J. H. Breguet, '23.
Wouldn't it Seem Queer If:
1. Francis Manwell began a recita-
tion without saying ' ' Why — a. ' '
2. Gerald Rood would go to the
board without writing G. V. R.
3. Gerald Aldrieh came to school
five days in a week.
4. Donna Emrick came to school
without her comb.
5. Charles Watling didn't borrow
Catherine Burke, '23
Anita Smith, '24 Francis Manwell, '24
Edward Schuler, '24
School Notes, Margaret Trainer, '23
Athletics, Louis Black, '23
Jokes, Bartley Gordon, '23
Alumni, Helena Breguet, '23
Business Manager, John Breguet, '23
Assistant Business Managers
Eleanor Mansfield, '24 Wenonah Webb, '24
Charles Watling, '24 Eobert Smiley, '25
Victoria Stempkowski, '26
Treasurer, Chester Stempkowski, '23
Anne T. Dunphy, Principal.
With the appearance of this book (or
Year Book) the class of 1923 hopes to
bring into existence a custom at W. H.
S. which is now natiou-wide. While
we lay no claim to the innovation of a
school book at W. H. S., we hope that
we will be successful enough to arouse
among the following classes interest
enough to perpetuate the custom. In
as much as our circulation and re-
sources are limited, we have been
forced to be satisfied with a very small
beginning of what we trust will become
a very important undertaking in years
to come. How well we have succeeded
under these limitations will be for you
to decide, gentle reader, and may your
judgment be tempered with kindness.
completion of our course, the world
would lie before us. Now that we have
reached that summit we find that while
we have learned many, many things,
there is still much more to learn. Along
every rocky trail, some roses will be
found, even though at times they may
be protected by sharp thorns : so too,
along our paths of study, we have en-
joyed many pleasant times and so we
hope to do. May the pleasant memories
cling to us who are on the threshold of
life, wondering what the future holds
Catherine Burke, '23.
We, the class of '23 have reached
the heights of four years of toil. When
starting out, we imagined that with the
The Debating Society
The students of the Williamsburg
High School, having in mind, the in-
terest of their Alma Mater have united
their efforts in the progress of their
Debating Society. The members of the
Junior and Senior classes alone are
eligible for this society yearly.
The officers of the society for the
year 1923 are as follows : President,
Barthy Gordon ; Vice-President, Alice
Graves ; Secretary and Treasurer, Fran-
cis Manwell. The members of the ex-
ecutive committee are John Breguet,
Catherine Burk and Anita Smith.
The purpose of this society is to pro-
mote and practice the use of better
English, to promote clear and accurate
thinking ; ability for repartee and facil-
ity in public speaking.
On account of the recent establish-
ment of the society, there has not been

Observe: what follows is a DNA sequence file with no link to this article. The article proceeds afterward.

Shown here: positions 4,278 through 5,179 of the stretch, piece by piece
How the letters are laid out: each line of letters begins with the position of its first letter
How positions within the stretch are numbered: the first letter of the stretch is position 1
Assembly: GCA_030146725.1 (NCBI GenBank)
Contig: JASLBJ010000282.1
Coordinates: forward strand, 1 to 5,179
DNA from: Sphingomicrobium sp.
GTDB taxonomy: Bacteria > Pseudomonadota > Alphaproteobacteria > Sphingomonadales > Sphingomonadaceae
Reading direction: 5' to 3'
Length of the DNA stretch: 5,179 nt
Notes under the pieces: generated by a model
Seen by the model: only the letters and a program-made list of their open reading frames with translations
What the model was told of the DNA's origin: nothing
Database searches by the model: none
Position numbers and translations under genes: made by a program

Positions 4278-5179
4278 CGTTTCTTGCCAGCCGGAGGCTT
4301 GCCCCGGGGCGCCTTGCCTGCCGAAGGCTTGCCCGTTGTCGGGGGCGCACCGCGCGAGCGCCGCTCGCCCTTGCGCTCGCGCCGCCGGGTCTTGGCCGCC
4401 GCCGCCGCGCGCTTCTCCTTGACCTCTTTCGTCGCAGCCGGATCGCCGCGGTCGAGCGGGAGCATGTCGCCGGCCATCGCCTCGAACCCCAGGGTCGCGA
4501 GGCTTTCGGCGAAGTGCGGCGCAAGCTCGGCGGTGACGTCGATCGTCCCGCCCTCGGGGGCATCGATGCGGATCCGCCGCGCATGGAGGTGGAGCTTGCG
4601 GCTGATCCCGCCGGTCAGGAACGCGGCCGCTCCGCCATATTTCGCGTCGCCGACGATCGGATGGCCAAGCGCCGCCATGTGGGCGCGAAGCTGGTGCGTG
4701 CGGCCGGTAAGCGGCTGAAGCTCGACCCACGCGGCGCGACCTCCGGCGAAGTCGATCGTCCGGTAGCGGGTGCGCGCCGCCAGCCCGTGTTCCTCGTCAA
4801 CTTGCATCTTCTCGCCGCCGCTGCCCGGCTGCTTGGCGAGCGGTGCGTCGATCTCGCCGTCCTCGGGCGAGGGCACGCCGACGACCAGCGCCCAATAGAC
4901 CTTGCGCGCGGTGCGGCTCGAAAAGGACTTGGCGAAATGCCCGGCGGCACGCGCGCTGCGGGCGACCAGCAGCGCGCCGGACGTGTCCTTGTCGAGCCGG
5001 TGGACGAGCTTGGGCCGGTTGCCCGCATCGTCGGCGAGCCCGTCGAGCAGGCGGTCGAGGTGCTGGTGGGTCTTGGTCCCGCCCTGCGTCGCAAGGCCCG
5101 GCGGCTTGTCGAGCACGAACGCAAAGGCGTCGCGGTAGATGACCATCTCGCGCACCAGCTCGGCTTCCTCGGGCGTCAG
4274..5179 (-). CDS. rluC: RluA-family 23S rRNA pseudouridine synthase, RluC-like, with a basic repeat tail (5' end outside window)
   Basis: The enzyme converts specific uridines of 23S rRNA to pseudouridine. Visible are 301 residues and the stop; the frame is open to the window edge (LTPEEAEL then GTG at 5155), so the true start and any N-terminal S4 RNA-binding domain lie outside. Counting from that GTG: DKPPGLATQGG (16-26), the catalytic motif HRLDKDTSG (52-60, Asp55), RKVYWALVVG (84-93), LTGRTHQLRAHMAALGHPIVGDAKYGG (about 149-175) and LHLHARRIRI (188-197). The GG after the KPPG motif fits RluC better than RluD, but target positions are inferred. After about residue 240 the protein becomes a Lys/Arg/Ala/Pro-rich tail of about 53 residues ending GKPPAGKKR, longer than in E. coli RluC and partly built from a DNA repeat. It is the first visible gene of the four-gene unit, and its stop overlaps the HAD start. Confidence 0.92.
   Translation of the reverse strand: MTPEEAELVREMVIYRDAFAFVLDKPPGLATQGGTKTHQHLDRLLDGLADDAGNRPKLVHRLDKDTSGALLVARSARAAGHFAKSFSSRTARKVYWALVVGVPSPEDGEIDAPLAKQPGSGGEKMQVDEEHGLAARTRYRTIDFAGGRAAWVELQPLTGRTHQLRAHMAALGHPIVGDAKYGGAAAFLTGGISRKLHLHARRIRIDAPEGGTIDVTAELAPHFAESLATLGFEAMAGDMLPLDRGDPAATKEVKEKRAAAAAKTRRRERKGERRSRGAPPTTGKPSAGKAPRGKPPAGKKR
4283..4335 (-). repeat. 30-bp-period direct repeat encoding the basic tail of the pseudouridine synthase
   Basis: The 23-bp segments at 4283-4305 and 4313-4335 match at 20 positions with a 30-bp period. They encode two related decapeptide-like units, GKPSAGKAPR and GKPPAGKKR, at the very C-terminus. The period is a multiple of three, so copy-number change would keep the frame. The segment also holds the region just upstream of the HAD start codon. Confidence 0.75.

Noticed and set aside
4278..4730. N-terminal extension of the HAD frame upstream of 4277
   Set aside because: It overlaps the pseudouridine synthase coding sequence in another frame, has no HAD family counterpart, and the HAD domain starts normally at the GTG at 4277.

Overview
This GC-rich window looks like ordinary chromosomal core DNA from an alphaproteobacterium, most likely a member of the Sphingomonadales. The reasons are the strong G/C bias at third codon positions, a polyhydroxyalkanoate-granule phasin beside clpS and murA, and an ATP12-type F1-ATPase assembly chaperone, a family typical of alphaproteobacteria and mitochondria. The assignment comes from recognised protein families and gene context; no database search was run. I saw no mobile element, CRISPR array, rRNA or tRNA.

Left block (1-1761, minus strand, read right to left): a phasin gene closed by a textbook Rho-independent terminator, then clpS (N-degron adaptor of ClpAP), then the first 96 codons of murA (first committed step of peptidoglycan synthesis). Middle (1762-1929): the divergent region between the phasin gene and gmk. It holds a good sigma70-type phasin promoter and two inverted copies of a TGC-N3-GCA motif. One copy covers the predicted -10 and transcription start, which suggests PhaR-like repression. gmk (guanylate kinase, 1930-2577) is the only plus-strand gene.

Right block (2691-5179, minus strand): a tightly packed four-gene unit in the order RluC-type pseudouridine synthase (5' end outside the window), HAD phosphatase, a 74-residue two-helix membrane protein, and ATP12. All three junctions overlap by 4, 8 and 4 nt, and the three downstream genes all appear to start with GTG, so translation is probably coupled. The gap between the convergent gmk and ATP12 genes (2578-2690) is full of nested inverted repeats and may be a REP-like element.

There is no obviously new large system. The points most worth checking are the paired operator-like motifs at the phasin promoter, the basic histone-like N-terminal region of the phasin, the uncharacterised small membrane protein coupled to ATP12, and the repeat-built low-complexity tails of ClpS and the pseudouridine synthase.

extensive activity in regard to it, al-
though we have had one good debate,
the question under consideration being,
"Resolved: That voters should be in
dependent of political parties."
In spite of the fact that a great deal
has not been accomplished thus far, we
sincerely hope that we have started a
society that will knit more closely the
attitude of the students toward, and
their interest in school affairs. It
should increase school spirit, arouse en-
thusiasm and produce the results for
which the society has been established
and for which it will endlessly strive.
Bartley Gordon, '23.
School spirit? Oh yes, of course.
And we shrug our shoulders with an
I-know-all-about-that air and pass on
to something else. But do we really
know and feel this indefinable principle
of our school life and success? Do we
have that love and devotion to our
Alma Mater which makes us give our
best efforts in her behalf? And do we
appreciate her gifts to us?
With it we are spurred on to work
for the honor of our school — to do our
share toward making it excel all others.
This is a general idea of the much-
talked of subject.
It can be shown in many particular
ways. We can "get out" for games
and encourage our teams. The right
attitude tolerates no knockers, a mod-
ern brand of destructive critics. A very
small portion of criticism is allowable
with a good share of encouragement
and effort. We want to help our teams
to win, or losing to help them stand the
Athletics however offers but one of
the many ways by which we may test
our loyalty. The main purpose of our
school life, found on the winding (and
sometimes rocky) road of knowledge
gives us an excellent opportunity to
show "of what we are." The right
attitude makes a desire for the uphold-
ing a high standard of scholarship,
urges us on to work for the honor of
The spirit of cooperation, work, and
love for our Alma Mater — this is school
Let us take counsel. Shall we shrug
our shoulders and pass on?
Francis Manwell, '24.
In the later part of September the
Girls' Athletic Association went on a
hike to Goshen, the Land of Plenty.
This term, the Land of Plenty, usually
means plenty of chicken dinners at the
Goshen Hotel, but to the Girls ' Athletic
Association it meant plenty of hot dogs
and roasted marshmallows by the road-